Yesterday Philip Hammond, delivered his first and last Autumn Statement. Much has been written since about his attempts to ensure Britain is – in his words – “match-fit” in time for the triggering of Article 50 early next year. And while we all hope that the Great British economy is more Andy Murray than Wayne Rooney on that fateful day, rather less has been written about how the announcements might affect your finances.
This is a continuation of a blog posted previously about residential property prices in London and I want to take a look at the wider market in the South East.
George Osborne delivered the first Conservative Budget in almost 20 years and took decisive steps towards cutting a further £12bn from welfare spending.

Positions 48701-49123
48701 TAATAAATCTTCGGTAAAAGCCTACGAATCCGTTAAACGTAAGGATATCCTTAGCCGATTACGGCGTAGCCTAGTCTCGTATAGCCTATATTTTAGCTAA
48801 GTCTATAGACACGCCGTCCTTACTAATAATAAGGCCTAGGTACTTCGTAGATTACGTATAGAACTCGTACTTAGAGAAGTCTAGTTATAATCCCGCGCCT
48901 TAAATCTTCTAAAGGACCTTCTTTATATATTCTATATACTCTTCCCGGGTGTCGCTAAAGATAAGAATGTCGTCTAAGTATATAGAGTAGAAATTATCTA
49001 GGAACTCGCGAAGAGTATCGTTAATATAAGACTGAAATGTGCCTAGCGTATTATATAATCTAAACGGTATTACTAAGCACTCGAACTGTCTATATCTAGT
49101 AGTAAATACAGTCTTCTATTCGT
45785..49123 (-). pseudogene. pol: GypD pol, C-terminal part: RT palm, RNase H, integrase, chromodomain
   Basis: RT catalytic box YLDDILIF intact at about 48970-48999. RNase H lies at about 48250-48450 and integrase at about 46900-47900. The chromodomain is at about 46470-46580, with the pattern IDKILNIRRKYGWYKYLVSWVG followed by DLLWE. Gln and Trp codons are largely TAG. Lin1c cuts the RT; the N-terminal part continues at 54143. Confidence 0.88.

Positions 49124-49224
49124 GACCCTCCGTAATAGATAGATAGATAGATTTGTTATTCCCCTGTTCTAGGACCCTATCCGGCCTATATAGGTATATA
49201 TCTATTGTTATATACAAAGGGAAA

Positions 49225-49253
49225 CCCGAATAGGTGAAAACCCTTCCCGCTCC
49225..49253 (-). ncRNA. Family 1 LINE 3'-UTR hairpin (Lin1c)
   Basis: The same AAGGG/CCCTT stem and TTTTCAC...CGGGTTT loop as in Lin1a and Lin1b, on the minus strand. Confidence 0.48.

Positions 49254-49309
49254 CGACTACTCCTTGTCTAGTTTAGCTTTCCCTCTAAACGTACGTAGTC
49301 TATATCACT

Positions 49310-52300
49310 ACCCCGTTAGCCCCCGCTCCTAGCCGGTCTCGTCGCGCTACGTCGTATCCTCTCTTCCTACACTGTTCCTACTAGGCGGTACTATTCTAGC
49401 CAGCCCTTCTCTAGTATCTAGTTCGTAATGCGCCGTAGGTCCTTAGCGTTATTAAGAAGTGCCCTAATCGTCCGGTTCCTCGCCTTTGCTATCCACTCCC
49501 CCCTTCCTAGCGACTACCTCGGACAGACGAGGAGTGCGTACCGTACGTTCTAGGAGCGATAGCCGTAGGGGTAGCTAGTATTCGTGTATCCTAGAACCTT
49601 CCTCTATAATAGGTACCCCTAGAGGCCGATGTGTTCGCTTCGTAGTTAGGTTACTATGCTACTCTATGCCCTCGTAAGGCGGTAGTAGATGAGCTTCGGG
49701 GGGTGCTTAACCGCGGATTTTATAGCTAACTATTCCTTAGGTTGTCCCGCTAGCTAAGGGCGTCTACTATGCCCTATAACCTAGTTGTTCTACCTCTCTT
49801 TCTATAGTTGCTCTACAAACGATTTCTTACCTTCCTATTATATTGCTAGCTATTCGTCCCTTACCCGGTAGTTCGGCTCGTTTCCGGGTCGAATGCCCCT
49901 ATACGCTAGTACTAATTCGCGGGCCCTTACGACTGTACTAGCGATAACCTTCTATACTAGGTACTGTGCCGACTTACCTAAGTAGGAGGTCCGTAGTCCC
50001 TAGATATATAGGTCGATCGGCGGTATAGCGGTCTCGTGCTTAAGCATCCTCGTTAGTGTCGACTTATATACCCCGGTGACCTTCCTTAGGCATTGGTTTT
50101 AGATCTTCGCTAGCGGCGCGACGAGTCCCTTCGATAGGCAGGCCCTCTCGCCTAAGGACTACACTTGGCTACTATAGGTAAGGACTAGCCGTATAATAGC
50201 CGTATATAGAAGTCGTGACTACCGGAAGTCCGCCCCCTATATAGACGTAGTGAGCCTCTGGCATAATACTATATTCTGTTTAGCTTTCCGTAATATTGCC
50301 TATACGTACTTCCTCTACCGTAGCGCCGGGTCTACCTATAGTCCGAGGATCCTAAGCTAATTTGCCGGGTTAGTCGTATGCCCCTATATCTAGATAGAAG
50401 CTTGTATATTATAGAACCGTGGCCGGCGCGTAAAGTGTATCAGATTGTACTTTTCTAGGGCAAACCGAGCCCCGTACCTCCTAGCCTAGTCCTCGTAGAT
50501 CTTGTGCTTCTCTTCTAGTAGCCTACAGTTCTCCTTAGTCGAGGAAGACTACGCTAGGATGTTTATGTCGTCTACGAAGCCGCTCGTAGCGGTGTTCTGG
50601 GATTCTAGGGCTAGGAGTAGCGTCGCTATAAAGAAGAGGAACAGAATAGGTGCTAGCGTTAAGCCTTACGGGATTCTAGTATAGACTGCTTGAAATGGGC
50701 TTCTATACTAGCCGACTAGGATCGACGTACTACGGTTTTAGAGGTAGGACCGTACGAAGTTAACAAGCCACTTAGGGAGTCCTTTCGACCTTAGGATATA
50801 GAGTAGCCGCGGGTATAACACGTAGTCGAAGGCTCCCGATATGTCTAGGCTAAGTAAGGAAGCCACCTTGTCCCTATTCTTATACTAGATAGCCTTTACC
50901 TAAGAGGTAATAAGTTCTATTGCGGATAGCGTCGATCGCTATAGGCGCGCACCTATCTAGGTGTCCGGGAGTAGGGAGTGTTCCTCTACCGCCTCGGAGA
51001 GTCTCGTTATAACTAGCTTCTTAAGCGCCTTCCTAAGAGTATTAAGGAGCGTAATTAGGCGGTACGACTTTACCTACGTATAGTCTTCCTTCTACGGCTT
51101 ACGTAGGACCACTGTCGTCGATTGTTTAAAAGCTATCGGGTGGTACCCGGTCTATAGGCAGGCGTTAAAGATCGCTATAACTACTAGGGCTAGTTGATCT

This was positioned as a Budget for working people. It carried three main themes of higher wages, lower taxes and lower welfare spending.
The Government’s stance is clear: the best way out of poverty is through work. He delivered on the Conservative manifesto pledge of a higher inheritance tax threshold for family homes valued up to £1m, which will be funded by cutting the tax relief on pension contributions for higher earners.
This is our understanding of the main announcements as they relate to personal financial planning and, as always, the devil could well be in the detail which hasn’t actually been published yet.